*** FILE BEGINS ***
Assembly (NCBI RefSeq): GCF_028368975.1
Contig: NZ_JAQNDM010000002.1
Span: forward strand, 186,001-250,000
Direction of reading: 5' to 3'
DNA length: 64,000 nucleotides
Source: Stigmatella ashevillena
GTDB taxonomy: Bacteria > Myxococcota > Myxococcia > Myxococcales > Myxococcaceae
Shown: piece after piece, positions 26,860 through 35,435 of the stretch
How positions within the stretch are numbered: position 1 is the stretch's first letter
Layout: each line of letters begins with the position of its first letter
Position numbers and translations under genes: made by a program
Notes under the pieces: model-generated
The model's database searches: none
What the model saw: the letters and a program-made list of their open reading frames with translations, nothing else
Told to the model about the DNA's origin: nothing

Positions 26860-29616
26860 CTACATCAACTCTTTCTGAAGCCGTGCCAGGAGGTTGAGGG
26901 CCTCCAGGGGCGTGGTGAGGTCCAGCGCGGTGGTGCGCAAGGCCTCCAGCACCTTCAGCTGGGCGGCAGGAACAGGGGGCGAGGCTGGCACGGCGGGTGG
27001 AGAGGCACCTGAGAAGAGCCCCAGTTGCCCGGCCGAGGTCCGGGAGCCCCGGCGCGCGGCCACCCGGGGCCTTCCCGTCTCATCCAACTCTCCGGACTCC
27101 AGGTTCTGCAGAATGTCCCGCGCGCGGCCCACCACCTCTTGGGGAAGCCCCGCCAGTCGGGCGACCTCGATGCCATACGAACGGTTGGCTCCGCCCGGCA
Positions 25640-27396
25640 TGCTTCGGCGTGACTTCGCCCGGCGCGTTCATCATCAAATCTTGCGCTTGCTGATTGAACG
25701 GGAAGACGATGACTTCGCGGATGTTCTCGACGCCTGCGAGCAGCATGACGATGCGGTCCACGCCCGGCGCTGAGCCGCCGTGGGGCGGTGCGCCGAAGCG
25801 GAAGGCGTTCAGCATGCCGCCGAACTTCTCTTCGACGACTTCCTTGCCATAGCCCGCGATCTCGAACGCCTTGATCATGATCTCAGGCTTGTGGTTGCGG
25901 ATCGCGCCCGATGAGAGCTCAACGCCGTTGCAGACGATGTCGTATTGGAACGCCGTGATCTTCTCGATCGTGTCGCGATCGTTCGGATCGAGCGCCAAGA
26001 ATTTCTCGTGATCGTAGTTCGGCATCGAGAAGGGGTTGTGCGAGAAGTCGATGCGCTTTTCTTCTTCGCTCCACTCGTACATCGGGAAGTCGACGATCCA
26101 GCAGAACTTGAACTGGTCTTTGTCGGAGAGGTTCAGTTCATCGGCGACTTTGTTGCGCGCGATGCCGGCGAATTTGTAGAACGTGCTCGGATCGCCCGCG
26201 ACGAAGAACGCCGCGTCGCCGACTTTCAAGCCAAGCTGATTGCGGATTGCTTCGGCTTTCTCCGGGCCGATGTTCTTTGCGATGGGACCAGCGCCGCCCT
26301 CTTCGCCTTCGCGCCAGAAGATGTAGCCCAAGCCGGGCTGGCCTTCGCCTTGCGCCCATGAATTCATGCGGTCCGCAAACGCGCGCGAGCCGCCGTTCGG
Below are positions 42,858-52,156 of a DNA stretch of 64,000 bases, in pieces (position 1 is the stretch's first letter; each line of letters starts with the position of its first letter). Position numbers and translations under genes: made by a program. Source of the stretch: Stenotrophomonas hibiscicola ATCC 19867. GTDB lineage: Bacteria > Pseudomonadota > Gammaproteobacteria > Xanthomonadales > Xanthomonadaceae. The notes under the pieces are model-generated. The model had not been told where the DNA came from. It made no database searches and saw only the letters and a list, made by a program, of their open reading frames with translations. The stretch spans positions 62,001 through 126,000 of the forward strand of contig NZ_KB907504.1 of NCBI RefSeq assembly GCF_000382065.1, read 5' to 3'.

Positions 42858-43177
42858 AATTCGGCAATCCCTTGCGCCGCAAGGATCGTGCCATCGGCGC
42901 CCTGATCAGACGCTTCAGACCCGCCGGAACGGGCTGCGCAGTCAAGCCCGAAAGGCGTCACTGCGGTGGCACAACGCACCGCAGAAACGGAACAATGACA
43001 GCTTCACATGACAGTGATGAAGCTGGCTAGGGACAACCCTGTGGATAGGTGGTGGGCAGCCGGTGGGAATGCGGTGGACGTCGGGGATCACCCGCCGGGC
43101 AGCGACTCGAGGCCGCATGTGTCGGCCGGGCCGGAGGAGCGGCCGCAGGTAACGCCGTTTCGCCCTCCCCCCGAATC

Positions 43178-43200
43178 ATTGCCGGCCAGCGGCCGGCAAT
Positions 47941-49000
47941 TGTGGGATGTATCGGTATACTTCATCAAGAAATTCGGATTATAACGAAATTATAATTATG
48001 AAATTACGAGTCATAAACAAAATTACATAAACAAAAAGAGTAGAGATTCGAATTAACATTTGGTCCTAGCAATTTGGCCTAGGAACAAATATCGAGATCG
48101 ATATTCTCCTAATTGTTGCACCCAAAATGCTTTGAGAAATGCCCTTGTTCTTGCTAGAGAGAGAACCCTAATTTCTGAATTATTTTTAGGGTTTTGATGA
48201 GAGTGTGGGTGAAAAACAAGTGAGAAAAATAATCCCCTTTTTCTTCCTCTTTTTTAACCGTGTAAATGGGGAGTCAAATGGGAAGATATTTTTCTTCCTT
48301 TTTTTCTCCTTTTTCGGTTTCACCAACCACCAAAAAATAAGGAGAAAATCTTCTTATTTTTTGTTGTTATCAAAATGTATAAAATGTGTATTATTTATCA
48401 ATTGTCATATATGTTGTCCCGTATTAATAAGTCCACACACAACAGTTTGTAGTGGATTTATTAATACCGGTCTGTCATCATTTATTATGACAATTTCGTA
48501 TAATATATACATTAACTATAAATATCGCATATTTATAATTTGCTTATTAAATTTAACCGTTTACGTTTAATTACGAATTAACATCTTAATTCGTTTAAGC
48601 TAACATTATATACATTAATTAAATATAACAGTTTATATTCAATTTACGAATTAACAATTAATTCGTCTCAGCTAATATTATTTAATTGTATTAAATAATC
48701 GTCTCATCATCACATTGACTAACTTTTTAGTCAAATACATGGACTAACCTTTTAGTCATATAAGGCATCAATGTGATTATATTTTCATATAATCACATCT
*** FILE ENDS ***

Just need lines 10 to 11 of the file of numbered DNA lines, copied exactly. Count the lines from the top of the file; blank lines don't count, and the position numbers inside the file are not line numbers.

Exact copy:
Layout: each line of letters begins with the position of its first letter
Position numbers and translations under genes: made by a program